The human eye is a highly complex organ that plays a vital role in vision. However, some individuals may experience vision problems such as myopia and hypermetropia. These two conditions are quite common and affect a significant proportion of the population. Myopia is characterised by a difficulty in seeing objects that are far away, while hypermetropia is characterised by a difficulty in seeing objects that are close up. In this essay, we will explore the differences between myopia and hypermetropia, their causes, symptoms, and treatments.
Myopia, commonly referred to as nearsightedness, is a condition in which objects appear blurry or out of focus when viewed from a distance. This occurs because the eyeball is too long or the lens is too thick, causing light rays to focus in front of the retina instead of on it. As a result, people with myopia can see close objects clearly, but they struggle with objects at a distance.
Causes of Myopia
Myopia is generally believed to be caused by genetic factors. Studies have shown that children with parents who have myopia are at a higher risk of developing the condition themselves. Other factors that may contribute to the development of myopia include a lack of outdoor exposure, reading, and close work, which can cause the eye to elongate and become more myopic.
Symptoms of Myopia
The primary symptom of myopia is difficulty seeing objects at a distance. Patients may also experience headaches or eye strain, especially after prolonged reading, computer work or other activities that require focusing for prolonged periods. Myopia often develops during childhood, and it can progress during adolescence and early adulthood.
Treatment of Myopia
The most common treatment for myopia is corrective lenses, such as eyeglasses or contact lenses that help in refracting the light and redirecting it to fall properly on the retina. Another effective method of correcting myopia is laser eye surgery, such as LASIK. This procedure involves reshaping the cornea to improve its curvature and focus, thus correcting the refractive error. LASIK is a safe and effective procedure, but it is not recommended for everyone. Individuals with severe myopia, thin corneas or other eye conditions may not be eligible for LASIK. Additionally, in some cases, the individual's myopia may continue to progress after surgery, requiring additional treatment.
Hypermetropia, commonly referred to as farsightedness, is a condition in which objects appear blurry or out of focus when viewed up close. This occurs because the eyeball is too short, or the lens is too thin, causing light rays to focus behind the retina instead of on it. As a result, people with hypermetropia can see objects at a distance clearly, but they struggle with objects that are close up.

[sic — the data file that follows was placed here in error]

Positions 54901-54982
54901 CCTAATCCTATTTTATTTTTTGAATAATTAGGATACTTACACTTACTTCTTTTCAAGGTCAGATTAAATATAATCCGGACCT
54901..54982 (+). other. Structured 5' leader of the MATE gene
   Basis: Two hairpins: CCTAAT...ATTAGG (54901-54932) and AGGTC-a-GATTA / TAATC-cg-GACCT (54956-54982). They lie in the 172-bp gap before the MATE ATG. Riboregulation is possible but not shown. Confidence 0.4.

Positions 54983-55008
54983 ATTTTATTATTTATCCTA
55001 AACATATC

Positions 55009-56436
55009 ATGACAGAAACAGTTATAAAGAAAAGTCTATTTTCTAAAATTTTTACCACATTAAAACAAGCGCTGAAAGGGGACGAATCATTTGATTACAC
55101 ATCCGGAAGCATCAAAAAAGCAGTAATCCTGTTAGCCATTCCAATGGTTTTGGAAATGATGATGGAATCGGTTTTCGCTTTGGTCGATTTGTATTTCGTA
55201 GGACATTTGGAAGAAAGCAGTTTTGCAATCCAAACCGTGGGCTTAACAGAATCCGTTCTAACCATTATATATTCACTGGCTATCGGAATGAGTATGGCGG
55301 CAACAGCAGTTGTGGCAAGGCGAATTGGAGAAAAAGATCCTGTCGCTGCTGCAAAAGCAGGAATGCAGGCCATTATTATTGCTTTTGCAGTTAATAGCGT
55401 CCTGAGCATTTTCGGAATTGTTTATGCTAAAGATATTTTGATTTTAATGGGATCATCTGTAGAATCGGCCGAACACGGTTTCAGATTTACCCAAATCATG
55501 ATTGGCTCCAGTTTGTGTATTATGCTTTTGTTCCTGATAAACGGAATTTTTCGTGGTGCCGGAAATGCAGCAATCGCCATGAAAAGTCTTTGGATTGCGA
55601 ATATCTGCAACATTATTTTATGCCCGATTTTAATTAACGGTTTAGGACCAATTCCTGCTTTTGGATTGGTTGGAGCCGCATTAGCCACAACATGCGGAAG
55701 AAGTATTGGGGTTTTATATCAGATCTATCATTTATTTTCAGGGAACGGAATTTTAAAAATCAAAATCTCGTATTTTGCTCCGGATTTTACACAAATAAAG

Causes of Hypermetropia
Hypermetropia is generally believed to be caused by genetic factors. Studies have shown that children with parents who have hypermetropia are at a higher risk of developing the condition themselves. Other factors that may contribute to the development of hypermetropia include ageing, which can cause the lens to lose its elasticity and make it harder to focus on nearby objects, and certain medical conditions, such as diabetes.
Symptoms of Hypermetropia
The primary symptom of hypermetropia is difficulty seeing near objects. Patients may also experience headaches or eye strain, especially after prolonged reading or other activities that require focusing for prolonged periods. Hypermetropia may develop during childhood or adulthood, and it can progress with age.
Treatment of Hypermetropia
The most common treatment of hypermetropia is corrective lenses, such as eyeglasses or contact lenses. Unlike myopia, for which the glasses are concave to help refract the incoming light, the glasses prescribed for hypermetropia are convex, which helps to change the bending of the incoming light, focusing it precisely on the retina and allowing clear vision. Surgery is another option, but it is not as common for hypermetropia as it is for myopia. Also, the surgery for hypermetropia is not as effective in changing the eye shape significantly to offer good correction. Hence, it is usually reserved for moderate or low hypermetropia cases that do not respond well to corrective lenses.
Differences between Myopia and Hypermetropia
Myopia and hypermetropia are two different refractive errors that result in different visual symptoms. The primary difference between the two lies in the location of the blurred vision. In myopia, patients have difficulty seeing objects at a distance, whereas in hypermetropia, patients have difficulty seeing objects that are close up. Another way to understand this difference is to consider a tennis ball on the floor. A person with myopia will focus too much on the details of the ball and may not be able to see it well at a distance, while a person with hypermetropia will see only the general shape of the ball but cannot focus on the details.
Myopia and hypermetropia are the two most common refractive disorders of the eye. They affect a significant portion of the population worldwide. While they are similar in some ways, their symptoms, causes, and treatments are different. Therefore, it is necessary to consult an ophthalmologist to assess the need, prescription and suitability of corrective measures such as eyeglasses, contact lenses or surgeries. By understanding these differences, we can better diagnose and treat patients, and ultimately improve their quality of life.